No, it’s not that running isn’t good for you. (Obviously.) Most serious runners, whether they’re student athletes or middle-aged marathoners, get injured sooner or later. And it doesn’t mean your non-running friends (who love to tell you that running will wreck your knees, or your back, or your overall health) were right all along. But far from being an unavoidable aspect of training, repeated injuries are more likely an indication that you’re not giving your body time to adapt to the rigours of training. The name for this is overtraining syndrome.
How many times have you heard this story:
Training was great, then I got hurt, and had to take X weeks off. I cross trained like crazy.
I had 6 weeks to come back and I PRed!
CLASSIC overtraining. The injury forced you to take the recovery you needed to adapt to the training.
— Phoebe Wright (@Phe800) November 27, 2019
So says Phoebe Wright, a five-time NCAA champion and former professional runner who’s also a pharmacist. Wright raised this in a tweet on Tuesday. “How many times have you heard this story: Training was great, then I got hurt, and had to take X weeks off. I cross-trained like crazy. I had six weeks to come back and I PRed! CLASSIC overtraining. The injury forced you to take the recovery you needed to adapt to the training.”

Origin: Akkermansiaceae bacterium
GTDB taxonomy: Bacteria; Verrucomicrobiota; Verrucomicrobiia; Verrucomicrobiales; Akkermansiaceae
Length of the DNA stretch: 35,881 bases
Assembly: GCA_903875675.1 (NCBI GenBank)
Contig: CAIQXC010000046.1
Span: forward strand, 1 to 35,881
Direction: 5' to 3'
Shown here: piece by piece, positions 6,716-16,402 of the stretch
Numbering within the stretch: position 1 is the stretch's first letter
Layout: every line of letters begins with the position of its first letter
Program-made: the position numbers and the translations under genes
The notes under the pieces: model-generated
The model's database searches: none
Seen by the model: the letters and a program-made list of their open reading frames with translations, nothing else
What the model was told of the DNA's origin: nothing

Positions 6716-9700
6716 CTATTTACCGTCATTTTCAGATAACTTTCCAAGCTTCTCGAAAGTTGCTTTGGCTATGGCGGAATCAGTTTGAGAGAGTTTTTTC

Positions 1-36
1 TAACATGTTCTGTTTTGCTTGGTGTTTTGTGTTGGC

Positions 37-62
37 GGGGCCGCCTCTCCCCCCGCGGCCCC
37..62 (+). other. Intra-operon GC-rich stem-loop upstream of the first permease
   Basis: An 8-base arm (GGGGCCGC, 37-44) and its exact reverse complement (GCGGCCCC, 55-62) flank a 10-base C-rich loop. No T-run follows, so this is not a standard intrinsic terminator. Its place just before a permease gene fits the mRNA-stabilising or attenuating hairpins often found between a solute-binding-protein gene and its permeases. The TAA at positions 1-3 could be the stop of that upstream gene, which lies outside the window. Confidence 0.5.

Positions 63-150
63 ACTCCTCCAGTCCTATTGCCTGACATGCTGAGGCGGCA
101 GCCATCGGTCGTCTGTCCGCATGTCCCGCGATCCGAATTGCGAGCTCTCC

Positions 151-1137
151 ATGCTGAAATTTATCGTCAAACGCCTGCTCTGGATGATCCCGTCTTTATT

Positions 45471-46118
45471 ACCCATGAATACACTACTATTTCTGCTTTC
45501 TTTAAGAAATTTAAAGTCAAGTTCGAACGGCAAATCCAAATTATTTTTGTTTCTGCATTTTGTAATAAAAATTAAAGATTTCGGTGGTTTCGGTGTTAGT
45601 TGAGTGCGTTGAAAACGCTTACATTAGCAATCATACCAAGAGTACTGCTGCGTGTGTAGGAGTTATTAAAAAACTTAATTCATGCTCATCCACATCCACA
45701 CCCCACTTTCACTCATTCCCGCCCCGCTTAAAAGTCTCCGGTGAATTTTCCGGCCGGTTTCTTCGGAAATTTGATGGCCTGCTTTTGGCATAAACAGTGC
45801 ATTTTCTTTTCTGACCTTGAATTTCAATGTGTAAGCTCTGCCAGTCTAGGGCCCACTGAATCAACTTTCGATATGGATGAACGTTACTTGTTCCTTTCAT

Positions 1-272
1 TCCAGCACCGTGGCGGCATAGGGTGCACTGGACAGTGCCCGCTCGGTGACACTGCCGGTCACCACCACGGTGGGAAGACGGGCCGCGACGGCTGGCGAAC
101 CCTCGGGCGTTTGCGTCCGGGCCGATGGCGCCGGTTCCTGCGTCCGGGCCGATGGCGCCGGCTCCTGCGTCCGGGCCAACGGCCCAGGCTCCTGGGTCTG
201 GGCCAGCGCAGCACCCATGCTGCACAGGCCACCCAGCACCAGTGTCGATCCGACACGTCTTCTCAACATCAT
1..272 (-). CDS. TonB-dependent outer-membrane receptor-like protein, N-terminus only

Wright goes on: “Some programs don’t realize this is their training cycle. I get excited when I see athletes known to train HARD who are lucky enough to have a setback. They usually come back flying and fresh. Just an FYI, this is not a sustainable training cycle. But if you are a coach and notice this pattern, good news! Figure out when the athlete needs a scheduled break so they continue to adapt to training without getting hurt. It’s like free fitness.”
Adaptation can only happen with adequate rest and sleep, and athletes and coaches who get the best long-term results know this and make them a priority. Injury results in forced rest–but ideally, athletes should get the rest they need without it being forced on them by injury.
In his book 1:59: The Sub-Two-Hour Marathon is Within Reach, published in 2014, Dr. Phil Maffetone asks why so many elite distance runners’ careers (he names US marathoners Dathan Ritzenhein and Ryan Hall, among others) have been compromised by repeated injuries. He says: “…the demands of their sport require the artful balancing of knowing when to push hard and when to ease off in training. Each runner must find that sweet spot… between overreaching and overtraining.”
Maffetone goes on to assert that overtraining (and repeated injuries) usually result from too little rest between bouts of anaerobic (hard) running. Though we’re fond of recommending longer intervals, strides and long tempo runs for improving your marathon PB, the more of these we do, the more necessary periods of rest become in order for us to achieve the only goal that matters: getting to the start line healthy.